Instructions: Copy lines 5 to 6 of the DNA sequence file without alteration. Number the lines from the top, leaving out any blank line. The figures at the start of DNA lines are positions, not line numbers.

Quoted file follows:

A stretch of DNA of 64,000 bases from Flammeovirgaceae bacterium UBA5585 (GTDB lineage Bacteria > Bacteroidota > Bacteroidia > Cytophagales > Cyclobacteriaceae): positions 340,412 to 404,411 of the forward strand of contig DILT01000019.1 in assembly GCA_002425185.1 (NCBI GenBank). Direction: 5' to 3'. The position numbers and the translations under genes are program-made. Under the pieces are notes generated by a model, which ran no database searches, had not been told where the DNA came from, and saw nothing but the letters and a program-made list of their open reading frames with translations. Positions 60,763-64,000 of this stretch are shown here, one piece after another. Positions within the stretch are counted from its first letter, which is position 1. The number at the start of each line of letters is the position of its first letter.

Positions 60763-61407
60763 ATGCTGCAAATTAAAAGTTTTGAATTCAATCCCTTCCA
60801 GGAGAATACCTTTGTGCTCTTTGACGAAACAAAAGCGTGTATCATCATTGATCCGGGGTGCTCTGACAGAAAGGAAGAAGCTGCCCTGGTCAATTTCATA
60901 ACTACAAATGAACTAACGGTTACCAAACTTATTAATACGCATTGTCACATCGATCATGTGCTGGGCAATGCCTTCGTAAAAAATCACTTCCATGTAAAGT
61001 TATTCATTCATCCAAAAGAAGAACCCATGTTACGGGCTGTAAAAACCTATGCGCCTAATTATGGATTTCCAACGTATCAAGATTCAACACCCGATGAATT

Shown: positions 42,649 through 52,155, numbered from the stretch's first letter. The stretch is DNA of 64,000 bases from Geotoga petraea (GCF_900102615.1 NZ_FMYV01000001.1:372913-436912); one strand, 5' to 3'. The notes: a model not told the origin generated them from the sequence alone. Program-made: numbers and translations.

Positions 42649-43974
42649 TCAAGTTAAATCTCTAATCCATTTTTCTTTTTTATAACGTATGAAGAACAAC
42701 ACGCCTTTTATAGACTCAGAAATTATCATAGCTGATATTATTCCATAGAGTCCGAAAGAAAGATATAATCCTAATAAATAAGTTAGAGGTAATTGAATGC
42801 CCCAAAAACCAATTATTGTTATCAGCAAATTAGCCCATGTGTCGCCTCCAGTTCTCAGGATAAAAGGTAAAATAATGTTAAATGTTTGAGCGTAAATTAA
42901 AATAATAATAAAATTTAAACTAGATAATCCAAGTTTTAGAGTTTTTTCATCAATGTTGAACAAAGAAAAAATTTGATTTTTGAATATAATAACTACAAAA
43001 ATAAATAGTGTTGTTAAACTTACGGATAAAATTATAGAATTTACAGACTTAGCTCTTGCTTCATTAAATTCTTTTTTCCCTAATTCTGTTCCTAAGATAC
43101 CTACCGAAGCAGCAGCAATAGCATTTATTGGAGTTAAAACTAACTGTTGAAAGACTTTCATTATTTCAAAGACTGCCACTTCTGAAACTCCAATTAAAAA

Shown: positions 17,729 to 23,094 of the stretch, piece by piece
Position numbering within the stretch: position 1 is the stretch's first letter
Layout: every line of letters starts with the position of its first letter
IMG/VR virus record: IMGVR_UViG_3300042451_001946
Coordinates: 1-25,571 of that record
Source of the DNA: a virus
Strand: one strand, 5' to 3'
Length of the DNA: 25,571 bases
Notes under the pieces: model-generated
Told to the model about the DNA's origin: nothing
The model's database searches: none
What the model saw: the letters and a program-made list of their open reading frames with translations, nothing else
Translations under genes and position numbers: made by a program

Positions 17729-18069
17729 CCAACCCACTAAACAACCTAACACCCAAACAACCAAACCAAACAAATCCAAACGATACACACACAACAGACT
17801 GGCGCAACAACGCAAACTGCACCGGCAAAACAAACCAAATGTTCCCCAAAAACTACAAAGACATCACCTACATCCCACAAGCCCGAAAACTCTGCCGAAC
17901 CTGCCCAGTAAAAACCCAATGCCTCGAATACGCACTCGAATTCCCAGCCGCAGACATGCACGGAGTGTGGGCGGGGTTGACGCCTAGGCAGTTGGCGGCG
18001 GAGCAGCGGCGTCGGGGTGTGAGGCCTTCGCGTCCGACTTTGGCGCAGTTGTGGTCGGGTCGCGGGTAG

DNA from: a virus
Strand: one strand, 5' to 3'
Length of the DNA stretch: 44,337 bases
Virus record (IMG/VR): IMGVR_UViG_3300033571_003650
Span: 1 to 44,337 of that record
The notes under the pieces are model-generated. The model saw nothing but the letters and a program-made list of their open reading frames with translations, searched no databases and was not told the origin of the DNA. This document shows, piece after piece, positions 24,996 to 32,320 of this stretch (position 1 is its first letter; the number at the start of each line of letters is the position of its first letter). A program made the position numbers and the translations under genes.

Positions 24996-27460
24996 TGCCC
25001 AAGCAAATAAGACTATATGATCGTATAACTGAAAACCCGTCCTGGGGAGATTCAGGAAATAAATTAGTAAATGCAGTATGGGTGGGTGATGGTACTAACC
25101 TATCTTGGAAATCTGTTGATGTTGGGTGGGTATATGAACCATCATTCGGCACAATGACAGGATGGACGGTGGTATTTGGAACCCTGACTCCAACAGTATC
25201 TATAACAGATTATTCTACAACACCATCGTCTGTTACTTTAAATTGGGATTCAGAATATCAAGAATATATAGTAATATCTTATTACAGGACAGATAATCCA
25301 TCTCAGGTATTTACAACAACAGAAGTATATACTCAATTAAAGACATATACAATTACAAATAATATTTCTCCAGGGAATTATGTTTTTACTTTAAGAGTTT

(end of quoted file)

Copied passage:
60901 ACTACAAATGAACTAACGGTTACCAAACTTATTAATACGCATTGTCACATCGATCATGTGCTGGGCAATGCCTTCGTAAAAAATCACTTCCATGTAAAGT
61001 TATTCATTCATCCAAAAGAAGAACCCATGTTACGGGCTGTAAAAACCTATGCGCCTAATTATGGATTTCCAACGTATCAAGATTCAACACCCGATGAATT